The Nikkei closed 8,517 down -206. The DAX index in Europe was at 4,629 down -7; the FTSE (UK) currently is 4,217 down -39. The early call for the open of key US indices is higher. The 10-year Treasury yields eased 2bp yesterday (2.15%) even with a record of new issues this week. Investors are now betting that GM will not survive despite the Government handout. With global equities and a never ending plummeting US housing market, consumer confidence is very much being continuously tested. Even with yields at record lows, investors continue to seek safety in the FI asset class.

This article is for general information purposes only. It is not investment advice or a solution to buy or sell securities. Opinions are the authors; not necessarily that of OANDA Corporation or any of its affiliates, subsidiaries, officers or directors. Leveraged trading is high risk and not suitable for all. You could lose all of your deposited funds.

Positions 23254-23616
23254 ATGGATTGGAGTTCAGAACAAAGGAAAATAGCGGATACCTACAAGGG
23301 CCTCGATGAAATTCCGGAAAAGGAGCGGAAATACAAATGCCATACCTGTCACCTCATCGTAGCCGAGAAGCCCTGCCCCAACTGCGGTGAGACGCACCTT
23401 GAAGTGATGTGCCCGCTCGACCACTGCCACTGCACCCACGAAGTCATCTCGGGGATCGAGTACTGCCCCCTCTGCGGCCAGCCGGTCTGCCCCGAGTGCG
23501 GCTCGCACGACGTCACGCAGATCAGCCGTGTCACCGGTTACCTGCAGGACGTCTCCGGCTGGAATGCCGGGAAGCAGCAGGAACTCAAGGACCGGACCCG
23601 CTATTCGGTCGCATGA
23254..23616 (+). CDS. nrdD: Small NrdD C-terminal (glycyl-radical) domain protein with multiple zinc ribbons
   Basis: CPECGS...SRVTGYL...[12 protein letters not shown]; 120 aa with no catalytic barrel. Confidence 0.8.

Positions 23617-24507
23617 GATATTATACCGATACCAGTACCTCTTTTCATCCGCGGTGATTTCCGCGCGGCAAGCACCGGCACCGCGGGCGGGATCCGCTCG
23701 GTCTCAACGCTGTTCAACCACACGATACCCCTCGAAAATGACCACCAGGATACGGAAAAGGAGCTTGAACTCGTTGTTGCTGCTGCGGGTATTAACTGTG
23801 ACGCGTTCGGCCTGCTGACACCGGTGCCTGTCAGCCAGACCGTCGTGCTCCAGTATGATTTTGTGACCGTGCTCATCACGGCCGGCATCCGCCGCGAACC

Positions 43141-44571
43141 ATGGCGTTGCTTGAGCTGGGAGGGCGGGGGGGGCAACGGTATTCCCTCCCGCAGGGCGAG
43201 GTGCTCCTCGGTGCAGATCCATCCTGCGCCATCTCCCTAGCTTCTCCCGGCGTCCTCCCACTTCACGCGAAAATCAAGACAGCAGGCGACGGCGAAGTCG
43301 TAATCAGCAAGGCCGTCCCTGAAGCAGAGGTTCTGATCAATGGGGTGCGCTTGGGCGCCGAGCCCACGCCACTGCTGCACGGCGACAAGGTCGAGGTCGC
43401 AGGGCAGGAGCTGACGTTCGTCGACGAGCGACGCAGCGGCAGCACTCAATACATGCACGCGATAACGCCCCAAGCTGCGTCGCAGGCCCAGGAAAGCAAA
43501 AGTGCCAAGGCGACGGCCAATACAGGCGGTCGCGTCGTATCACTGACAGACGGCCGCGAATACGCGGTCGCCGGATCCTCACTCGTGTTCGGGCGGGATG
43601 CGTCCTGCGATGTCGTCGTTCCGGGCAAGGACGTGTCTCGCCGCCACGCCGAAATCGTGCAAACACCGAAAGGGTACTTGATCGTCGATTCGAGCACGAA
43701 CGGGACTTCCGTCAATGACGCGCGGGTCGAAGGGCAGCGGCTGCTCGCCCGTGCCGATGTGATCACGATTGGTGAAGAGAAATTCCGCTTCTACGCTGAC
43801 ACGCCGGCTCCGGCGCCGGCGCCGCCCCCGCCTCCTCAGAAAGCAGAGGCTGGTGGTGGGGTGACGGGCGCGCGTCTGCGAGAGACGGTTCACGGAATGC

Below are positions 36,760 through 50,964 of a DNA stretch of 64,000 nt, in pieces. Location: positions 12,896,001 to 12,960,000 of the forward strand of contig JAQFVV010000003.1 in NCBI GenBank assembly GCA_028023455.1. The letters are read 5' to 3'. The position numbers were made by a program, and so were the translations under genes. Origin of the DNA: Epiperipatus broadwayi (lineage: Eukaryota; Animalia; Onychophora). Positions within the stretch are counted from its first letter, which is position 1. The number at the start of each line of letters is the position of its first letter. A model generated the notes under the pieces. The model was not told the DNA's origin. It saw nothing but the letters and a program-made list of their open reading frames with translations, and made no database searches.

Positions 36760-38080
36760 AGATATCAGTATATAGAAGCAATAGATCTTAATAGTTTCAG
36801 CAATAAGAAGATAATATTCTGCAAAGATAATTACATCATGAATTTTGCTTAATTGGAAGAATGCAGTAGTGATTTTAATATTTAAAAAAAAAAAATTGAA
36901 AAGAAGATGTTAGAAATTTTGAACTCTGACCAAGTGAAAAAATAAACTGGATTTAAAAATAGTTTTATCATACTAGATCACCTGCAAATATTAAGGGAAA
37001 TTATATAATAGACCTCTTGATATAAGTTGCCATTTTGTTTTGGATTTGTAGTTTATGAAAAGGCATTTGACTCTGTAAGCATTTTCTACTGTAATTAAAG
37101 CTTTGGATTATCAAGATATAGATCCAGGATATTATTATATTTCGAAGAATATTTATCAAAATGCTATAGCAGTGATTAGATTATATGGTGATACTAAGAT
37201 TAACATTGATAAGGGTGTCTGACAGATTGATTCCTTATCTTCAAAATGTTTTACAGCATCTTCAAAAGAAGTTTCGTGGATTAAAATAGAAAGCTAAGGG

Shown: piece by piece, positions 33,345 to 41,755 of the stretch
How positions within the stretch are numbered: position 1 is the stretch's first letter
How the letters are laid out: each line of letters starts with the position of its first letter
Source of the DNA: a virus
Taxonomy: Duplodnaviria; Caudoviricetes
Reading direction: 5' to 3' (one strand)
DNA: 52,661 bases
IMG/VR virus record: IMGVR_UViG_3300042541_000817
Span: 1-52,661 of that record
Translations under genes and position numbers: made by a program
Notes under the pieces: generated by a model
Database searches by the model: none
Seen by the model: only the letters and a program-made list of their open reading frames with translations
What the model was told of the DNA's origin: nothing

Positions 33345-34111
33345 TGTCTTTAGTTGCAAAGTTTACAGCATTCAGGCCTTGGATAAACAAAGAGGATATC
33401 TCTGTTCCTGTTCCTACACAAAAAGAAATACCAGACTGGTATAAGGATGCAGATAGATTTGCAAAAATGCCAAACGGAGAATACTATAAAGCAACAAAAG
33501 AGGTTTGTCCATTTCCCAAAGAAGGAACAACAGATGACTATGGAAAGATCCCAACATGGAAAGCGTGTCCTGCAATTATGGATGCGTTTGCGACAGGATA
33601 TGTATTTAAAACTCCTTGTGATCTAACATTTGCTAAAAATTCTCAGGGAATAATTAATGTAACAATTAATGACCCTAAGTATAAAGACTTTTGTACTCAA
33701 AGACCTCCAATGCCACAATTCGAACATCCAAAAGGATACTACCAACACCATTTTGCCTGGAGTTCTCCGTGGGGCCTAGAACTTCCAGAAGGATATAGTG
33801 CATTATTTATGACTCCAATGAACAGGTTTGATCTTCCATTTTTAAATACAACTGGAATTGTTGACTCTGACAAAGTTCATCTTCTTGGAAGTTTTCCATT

Dean Popplewell

Dean Popplewell

Vice-President of Market Analysis at MarketPulse
Dean Popplewell has nearly two decades of experience trading currencies and fixed income instruments. He has a deep understanding of market fundamentals and the impact of global events on capital markets. He is respected among professional traders for his skilled analysis and career history as global head of trading for firms such as Scotia Capital and BMO Nesbitt Burns. Since joining OANDA in 2006, Dean has played an instrumental role in driving awareness of the forex market as an emerging asset class for retail investors, as well as providing expert counsel to a number of internal teams on how to best serve clients and industry stakeholders.
Dean Popplewell